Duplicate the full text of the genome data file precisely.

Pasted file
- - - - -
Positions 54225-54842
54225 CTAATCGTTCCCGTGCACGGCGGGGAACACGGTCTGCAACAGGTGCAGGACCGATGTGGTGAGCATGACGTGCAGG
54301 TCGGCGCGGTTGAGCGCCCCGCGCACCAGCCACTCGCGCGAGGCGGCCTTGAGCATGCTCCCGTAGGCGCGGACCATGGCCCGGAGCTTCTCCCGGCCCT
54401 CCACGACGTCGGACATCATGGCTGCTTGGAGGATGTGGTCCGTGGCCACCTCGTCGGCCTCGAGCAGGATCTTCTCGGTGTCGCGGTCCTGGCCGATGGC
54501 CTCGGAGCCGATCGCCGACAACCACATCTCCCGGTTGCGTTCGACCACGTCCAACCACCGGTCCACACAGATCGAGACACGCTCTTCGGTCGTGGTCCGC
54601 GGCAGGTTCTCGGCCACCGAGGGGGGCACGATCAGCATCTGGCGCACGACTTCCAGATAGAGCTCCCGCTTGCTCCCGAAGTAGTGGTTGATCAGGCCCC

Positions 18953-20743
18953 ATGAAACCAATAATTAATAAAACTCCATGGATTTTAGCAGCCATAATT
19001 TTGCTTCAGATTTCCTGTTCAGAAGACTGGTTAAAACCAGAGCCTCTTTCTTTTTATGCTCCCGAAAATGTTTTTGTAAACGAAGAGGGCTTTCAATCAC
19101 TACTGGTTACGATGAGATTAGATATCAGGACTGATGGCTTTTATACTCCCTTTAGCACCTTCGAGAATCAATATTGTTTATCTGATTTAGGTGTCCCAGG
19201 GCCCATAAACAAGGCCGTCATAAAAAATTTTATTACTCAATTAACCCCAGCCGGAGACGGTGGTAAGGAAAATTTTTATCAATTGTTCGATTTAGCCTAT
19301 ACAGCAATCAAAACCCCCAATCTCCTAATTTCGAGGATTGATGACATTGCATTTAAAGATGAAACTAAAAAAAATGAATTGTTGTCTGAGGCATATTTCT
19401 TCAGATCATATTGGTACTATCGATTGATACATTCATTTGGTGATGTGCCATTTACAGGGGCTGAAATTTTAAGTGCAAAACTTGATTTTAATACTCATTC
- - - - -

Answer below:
Positions 54225-54842
54225 CTAATCGTTCCCGTGCACGGCGGGGAACACGGTCTGCAACAGGTGCAGGACCGATGTGGTGAGCATGACGTGCAGG
54301 TCGGCGCGGTTGAGCGCCCCGCGCACCAGCCACTCGCGCGAGGCGGCCTTGAGCATGCTCCCGTAGGCGCGGACCATGGCCCGGAGCTTCTCCCGGCCCT
54401 CCACGACGTCGGACATCATGGCTGCTTGGAGGATGTGGTCCGTGGCCACCTCGTCGGCCTCGAGCAGGATCTTCTCGGTGTCGCGGTCCTGGCCGATGGC
54501 CTCGGAGCCGATCGCCGACAACCACATCTCCCGGTTGCGTTCGACCACGTCCAACCACCGGTCCACACAGATCGAGACACGCTCTTCGGTCGTGGTCCGC
54601 GGCAGGTTCTCGGCCACCGAGGGGGGCACGATCAGCATCTGGCGCACGACTTCCAGATAGAGCTCCCGCTTGCTCCCGAAGTAGTGGTTGATCAGGCCCC

Positions 18953-20743
18953 ATGAAACCAATAATTAATAAAACTCCATGGATTTTAGCAGCCATAATT
19001 TTGCTTCAGATTTCCTGTTCAGAAGACTGGTTAAAACCAGAGCCTCTTTCTTTTTATGCTCCCGAAAATGTTTTTGTAAACGAAGAGGGCTTTCAATCAC
19101 TACTGGTTACGATGAGATTAGATATCAGGACTGATGGCTTTTATACTCCCTTTAGCACCTTCGAGAATCAATATTGTTTATCTGATTTAGGTGTCCCAGG
19201 GCCCATAAACAAGGCCGTCATAAAAAATTTTATTACTCAATTAACCCCAGCCGGAGACGGTGGTAAGGAAAATTTTTATCAATTGTTCGATTTAGCCTAT
19301 ACAGCAATCAAAACCCCCAATCTCCTAATTTCGAGGATTGATGACATTGCATTTAAAGATGAAACTAAAAAAAATGAATTGTTGTCTGAGGCATATTTCT
19401 TCAGATCATATTGGTACTATCGATTGATACATTCATTTGGTGATGTGCCATTTACAGGGGCTGAAATTTTAAGTGCAAAACTTGATTTTAATACTCATTC